Value investing is probably the only consistent way of doing this. The correct way to gauge the right time to buy is when the market is pricing a stock significantly below its conservatively estimated intrinsic value based on a conservative projection of cash flows and an appropriate discount rate, i.e. buy with a huge margin of safety.
One sells when the stock is close to its conservatively estimated intrinsic value. An investor consistently doing this is going to come out ahead in the long term, i.e. over a full bull and bear cycle.
Investors should be cautious and not try to beat the markets every day or even every year. They should just stick to buying when they can find stocks below their intrinsic value and if they cannot, then stay under invested and not sucked in by daily highs of the markets.
Q) Give us five stock ideas that you are still liking and recommending to your clients?
We recommend a holding period of minimum 1 year and ideally 3 to 5 years. We do not believe in target price, but rather the undervaluation or overvaluation as a criteria.
Our current Best 5 are:
-NMDC (Highly profitable, zero-debt, cash-rich and monopoly position in iron ore. Indian infrastructure projects will require huge supplies from it. Significantly undervalued.)
-Coal India (Highly profitable, zero-debt, cash-rich and monopoly position in coal supplies to power sector. Indian GDP growth has to be powered by electricity production and consumption. This will need Coal India to supply coal. Significantly undervalued.)
-Bajaj Auto (Highly profitable, zero-debt, cash-rich. One of the top 3 two-wheeler manufacturers of India. Strong pipeline of products. Will continue dominating several regional markets and product niches. Significantly undervalued.)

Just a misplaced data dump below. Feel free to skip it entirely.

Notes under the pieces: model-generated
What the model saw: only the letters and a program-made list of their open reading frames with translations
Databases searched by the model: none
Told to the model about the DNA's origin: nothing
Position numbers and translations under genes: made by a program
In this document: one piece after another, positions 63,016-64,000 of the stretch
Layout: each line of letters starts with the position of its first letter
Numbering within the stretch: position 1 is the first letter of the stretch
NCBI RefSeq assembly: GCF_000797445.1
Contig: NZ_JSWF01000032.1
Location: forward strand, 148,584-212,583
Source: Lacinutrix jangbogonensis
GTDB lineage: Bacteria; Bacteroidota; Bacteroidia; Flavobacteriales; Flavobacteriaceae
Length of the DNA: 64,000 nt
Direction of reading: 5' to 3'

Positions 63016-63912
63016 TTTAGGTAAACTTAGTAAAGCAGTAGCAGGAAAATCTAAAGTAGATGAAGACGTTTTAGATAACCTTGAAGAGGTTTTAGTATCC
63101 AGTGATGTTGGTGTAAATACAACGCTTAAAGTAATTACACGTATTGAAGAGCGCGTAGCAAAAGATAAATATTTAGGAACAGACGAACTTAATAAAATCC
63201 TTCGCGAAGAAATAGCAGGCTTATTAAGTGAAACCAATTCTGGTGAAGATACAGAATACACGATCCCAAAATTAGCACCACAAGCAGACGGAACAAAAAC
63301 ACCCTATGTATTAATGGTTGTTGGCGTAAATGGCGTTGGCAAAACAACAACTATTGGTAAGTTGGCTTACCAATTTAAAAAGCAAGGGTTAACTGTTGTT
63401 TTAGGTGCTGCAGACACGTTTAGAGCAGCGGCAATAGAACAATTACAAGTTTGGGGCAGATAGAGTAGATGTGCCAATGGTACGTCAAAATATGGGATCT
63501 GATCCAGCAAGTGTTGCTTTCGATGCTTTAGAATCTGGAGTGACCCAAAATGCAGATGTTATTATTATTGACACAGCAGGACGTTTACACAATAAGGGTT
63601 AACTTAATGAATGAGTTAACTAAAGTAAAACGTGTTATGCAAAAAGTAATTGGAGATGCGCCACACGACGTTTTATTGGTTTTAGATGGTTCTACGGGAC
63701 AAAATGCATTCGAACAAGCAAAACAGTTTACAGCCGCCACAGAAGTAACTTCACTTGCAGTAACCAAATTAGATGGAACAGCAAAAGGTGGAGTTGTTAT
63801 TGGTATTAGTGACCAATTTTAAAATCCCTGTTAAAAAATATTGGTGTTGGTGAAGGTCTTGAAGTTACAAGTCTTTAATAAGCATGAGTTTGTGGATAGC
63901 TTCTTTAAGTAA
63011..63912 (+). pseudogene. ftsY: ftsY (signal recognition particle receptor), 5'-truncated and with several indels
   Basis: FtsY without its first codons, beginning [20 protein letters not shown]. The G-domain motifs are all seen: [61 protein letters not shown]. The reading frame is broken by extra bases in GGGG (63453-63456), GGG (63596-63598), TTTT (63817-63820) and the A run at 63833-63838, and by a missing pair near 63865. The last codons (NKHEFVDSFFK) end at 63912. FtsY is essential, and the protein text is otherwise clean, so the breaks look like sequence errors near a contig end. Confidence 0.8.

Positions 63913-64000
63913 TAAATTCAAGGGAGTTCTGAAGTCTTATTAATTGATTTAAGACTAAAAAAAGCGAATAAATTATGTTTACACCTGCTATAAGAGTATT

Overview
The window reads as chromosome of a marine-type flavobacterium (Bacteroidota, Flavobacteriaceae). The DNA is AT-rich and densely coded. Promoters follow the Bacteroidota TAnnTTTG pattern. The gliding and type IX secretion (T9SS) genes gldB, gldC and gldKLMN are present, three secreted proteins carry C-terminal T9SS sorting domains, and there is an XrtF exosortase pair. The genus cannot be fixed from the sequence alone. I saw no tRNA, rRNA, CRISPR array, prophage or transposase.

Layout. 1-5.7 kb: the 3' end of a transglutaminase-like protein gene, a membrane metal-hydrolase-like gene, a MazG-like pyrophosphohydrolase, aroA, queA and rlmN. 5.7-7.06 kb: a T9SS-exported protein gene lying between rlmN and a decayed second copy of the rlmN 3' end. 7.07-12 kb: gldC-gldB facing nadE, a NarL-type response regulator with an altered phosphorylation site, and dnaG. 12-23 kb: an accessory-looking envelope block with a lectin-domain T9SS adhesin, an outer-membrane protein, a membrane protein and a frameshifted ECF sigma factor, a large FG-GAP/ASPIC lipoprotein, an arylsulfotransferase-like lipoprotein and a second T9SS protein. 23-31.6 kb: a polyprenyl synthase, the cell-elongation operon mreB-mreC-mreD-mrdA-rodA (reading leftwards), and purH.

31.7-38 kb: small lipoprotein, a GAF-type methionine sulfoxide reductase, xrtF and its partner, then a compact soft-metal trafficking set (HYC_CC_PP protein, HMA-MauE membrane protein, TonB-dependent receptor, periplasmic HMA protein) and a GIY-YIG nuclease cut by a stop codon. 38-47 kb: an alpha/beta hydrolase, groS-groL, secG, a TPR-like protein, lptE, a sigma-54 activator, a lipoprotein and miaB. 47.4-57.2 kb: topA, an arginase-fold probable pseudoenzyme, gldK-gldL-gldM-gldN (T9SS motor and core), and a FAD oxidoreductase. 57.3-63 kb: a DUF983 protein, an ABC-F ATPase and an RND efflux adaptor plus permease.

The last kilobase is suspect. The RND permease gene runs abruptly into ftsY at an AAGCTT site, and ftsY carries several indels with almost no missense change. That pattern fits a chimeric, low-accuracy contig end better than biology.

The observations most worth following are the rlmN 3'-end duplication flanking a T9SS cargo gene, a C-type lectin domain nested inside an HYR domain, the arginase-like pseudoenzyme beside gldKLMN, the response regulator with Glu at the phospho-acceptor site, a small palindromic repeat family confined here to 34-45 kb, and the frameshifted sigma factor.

-Wipro (Undervalued and will also gain from a growing US economy and a falling rupee.)
-Infosys (Undervalued and will also gain from a growing US economy and a falling rupee. New management is likely to take significant steps which will catalyse the interests of institutional investors)
(Disclaimer: We might be already holding, buying or selling the above stocks for our own or client portfolios. Readers are requested to do their own due diligence before buying or selling.)
Q) What is your advise to investors who want to invest in blue chip stocks which have already rallied quite a bit so far in the year 2014. Should they wait for corrections or buy look for stocks in the mid and small cap segments? What makes more sense?
They should start selling overvalued blue-chips and start moving into undervalued blue chips. As demonstrated through the 5 blue-chips mentioned above, there are numerous ultra-large cap companies which are undervalued today and are safe from a long-term buy and hold perspective.
However, none of our stocks should be thought of as speculative vehicles to invest in margin or to play with futures and options.
Q) Any stocks or companies that you have in mind which are not frequently discussed, but have the potential to give exponential returns in near future as the economy improves and reforms start taking shape? We also call them ‘Hidden Gems’.
· HT Media
· Balmer Lawrie Investments
· Bharat Electronics Ltd.
· Oil India
· Bharat Heavy Electricals
The above are some of the companies which can give potentially high returns due to economic upturn. All are very safe in terms of having rock-solid balance sheets. All are well-entrenched in their sectors and markets with some kind of a virtual monopoly.
Q) The Indian markets have rallied close to 27 per cent so far in the year 2014. Do you think there are pockets (stocks or sectors) which have run ahead of their fundamentals and a correction is eminent?
We think construction, power, FMCG sector and some banks are ahead of their fundamentals and significantly overvalued. That does not mean that we are predicting a correction immediately. But eventually people will either lose money or make less money on these.